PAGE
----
Waterjet cutting for gears

Traditionally, spur gears are made using specialized tooling and setups. This means that small runs of custom gears can be expensive; much more expensive than most other types of machined parts.

However, the flexibility of a waterjet cutting machine means that gears are no more difficult to waterjet cut than any other part. At Big Blue Saw, we have made many gears for customers who needed unusual sizes of gears or gears with custom mounting holes. Other customers have wanted, for example, polycarbonate plastic or titanium alloy gears which were impossible to find off-the-shelf.

 Steampunk costume by Chris Lee with waterjet cut aluminum gears which actuate a set of wings

Steampunk costume by Chris Lee with waterjet cut aluminum gears which actuate a set of wings

 Steel (left) and aluminum (right) gears

Steel (left) and aluminum (right) gears

Waterjet cutting works best with gears of 12 diametral pitch (DP) or larger. As you can see in the diagrams below, the waterjet cutting stream is small enough to easily machine the features of this size gear. Additionally, a geartrain of this size or larger can tolerate the roughness of the cut edge on a waterjet cut gear. With a waterjet stream diameter of 0.04 inches, however, you can make gears down to about 20 DP. I would only recommend this size for thinner gears in applications where there is some “slop” in the geartrain due to the surface roughness of the cut edge as well as other irregularities which can arise from waterjet cutting.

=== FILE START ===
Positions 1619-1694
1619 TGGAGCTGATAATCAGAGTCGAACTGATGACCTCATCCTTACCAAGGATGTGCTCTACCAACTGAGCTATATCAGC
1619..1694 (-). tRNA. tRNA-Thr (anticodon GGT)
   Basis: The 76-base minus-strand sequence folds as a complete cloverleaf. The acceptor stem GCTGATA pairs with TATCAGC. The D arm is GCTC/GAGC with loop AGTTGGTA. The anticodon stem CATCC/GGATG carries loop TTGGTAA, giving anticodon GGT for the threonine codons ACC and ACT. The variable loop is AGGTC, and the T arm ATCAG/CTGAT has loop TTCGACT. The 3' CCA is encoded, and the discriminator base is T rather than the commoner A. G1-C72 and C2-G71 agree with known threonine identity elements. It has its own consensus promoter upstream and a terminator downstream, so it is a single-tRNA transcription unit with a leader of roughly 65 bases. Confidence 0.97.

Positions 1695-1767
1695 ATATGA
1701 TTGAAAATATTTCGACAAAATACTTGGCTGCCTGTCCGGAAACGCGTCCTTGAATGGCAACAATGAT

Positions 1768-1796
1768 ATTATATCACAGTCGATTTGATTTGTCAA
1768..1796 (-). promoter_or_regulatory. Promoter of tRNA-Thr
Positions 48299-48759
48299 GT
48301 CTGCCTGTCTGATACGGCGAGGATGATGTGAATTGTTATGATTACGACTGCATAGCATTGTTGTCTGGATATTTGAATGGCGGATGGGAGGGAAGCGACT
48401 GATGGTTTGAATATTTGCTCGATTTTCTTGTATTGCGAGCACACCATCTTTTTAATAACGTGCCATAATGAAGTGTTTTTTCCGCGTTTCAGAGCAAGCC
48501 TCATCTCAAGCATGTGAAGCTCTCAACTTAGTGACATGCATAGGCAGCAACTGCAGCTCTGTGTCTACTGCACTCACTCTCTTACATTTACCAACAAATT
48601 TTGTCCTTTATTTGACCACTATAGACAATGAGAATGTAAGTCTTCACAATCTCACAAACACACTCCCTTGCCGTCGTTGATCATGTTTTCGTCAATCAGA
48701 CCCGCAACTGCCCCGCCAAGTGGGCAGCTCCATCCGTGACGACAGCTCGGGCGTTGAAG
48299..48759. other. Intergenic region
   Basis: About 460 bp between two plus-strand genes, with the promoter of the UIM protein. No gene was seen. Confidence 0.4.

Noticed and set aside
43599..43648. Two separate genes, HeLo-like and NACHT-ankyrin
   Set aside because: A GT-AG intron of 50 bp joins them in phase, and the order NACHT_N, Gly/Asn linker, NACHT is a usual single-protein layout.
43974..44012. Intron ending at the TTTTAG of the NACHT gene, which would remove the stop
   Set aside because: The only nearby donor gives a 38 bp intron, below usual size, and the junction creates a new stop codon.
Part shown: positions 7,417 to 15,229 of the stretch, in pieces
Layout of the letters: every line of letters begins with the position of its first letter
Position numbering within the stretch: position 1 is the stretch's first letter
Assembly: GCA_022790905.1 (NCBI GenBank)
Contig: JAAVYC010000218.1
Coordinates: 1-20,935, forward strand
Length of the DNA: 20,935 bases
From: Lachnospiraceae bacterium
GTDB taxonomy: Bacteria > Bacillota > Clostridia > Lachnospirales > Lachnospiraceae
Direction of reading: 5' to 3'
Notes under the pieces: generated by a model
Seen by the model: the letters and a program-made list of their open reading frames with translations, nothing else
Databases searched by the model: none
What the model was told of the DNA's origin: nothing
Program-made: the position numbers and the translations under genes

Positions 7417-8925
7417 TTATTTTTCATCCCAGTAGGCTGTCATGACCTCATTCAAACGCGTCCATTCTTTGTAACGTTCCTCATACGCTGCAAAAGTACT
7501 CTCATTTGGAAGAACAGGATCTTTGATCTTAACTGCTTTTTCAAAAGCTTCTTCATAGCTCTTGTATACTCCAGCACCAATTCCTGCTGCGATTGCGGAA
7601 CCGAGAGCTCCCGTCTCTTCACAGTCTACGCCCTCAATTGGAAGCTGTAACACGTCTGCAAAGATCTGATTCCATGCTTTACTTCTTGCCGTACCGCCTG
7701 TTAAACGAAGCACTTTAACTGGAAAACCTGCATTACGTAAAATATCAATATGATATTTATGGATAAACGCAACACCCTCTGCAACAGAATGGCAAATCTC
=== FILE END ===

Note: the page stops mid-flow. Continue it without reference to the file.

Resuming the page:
Waterjet stream of  0.04" diameter shown with a 12 DP gear

Waterjet stream of 0.04″ diameter shown with a 12 DP gear

 

Waterjet stream of 0.04" diameter shown with 16 DP gear

Waterjet stream of 0.04″ diameter shown with 16 DP gear

 Waterjet stream of  0.04" diameter shown with a 20 DP gear

Waterjet stream of 0.04″ diameter shown with a 20 DP gear

 Waterjet stream of  0.04" diameter shown with a 24 DP gear

Waterjet stream of 0.04″ diameter shown with a 24 DP gear

Waterjet cut gears are rough along the cut edge where the gears mesh together. This can cause a shorter gear lifetime due to wear than you might expect from a traditionally cut gear. So for applications where this might be a problem, you should consider making the gear larger, either by making it from thicker material, or decreasing the DP so that the teeth are larger.

When first using new waterjet cut gears, it is a good idea to let the gear train run continuously for a few hours without load and with a light lubricant. Then clean the gears and re-lubricate before placing the gear in service. This will even out the rough cut edges of the gears and allow the geartrain to run smoothly.

Gears above 1/8 inch (3 mm) thick should usually be cut using low-taper cutting. This allows waterjet cut gear to mesh as accurately as possible.

Some people have reported success with regular (non-low-taper) waterjet cut gears by placing two waterjet cut gears so that their tapers face the opposite directions. In other words, the top face of one gear will be on the same side as the bottom face of its matching gear.

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